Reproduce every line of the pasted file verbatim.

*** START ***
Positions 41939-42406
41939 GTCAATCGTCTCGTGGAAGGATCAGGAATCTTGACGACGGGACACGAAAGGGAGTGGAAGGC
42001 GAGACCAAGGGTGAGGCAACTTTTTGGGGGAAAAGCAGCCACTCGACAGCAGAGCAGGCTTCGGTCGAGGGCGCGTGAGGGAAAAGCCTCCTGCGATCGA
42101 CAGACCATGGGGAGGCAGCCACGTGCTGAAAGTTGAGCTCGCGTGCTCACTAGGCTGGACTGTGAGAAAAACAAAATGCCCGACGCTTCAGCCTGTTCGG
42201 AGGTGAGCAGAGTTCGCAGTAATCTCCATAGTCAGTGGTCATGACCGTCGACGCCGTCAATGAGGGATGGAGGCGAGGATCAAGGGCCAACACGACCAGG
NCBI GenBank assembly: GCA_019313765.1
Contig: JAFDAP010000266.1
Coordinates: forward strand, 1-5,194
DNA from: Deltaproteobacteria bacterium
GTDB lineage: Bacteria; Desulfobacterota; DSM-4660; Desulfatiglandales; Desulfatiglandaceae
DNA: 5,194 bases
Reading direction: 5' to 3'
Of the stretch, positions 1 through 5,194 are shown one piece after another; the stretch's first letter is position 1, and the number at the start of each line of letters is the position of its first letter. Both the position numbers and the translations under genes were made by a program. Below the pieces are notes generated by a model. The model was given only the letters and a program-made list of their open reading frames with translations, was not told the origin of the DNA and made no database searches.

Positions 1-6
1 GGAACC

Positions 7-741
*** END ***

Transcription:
Positions 41939-42406
41939 GTCAATCGTCTCGTGGAAGGATCAGGAATCTTGACGACGGGACACGAAAGGGAGTGGAAGGC
42001 GAGACCAAGGGTGAGGCAACTTTTTGGGGGAAAAGCAGCCACTCGACAGCAGAGCAGGCTTCGGTCGAGGGCGCGTGAGGGAAAAGCCTCCTGCGATCGA
42101 CAGACCATGGGGAGGCAGCCACGTGCTGAAAGTTGAGCTCGCGTGCTCACTAGGCTGGACTGTGAGAAAAACAAAATGCCCGACGCTTCAGCCTGTTCGG
42201 AGGTGAGCAGAGTTCGCAGTAATCTCCATAGTCAGTGGTCATGACCGTCGACGCCGTCAATGAGGGATGGAGGCGAGGATCAAGGGCCAACACGACCAGG
NCBI GenBank assembly: GCA_019313765.1
Contig: JAFDAP010000266.1
Coordinates: forward strand, 1-5,194
DNA from: Deltaproteobacteria bacterium
GTDB lineage: Bacteria; Desulfobacterota; DSM-4660; Desulfatiglandales; Desulfatiglandaceae
DNA: 5,194 bases
Reading direction: 5' to 3'
Of the stretch, positions 1 through 5,194 are shown one piece after another; the stretch's first letter is position 1, and the number at the start of each line of letters is the position of its first letter. Both the position numbers and the translations under genes were made by a program. Below the pieces are notes generated by a model. The model was given only the letters and a program-made list of their open reading frames with translations, was not told the origin of the DNA and made no database searches.

Positions 1-6
1 GGAACC

Positions 7-741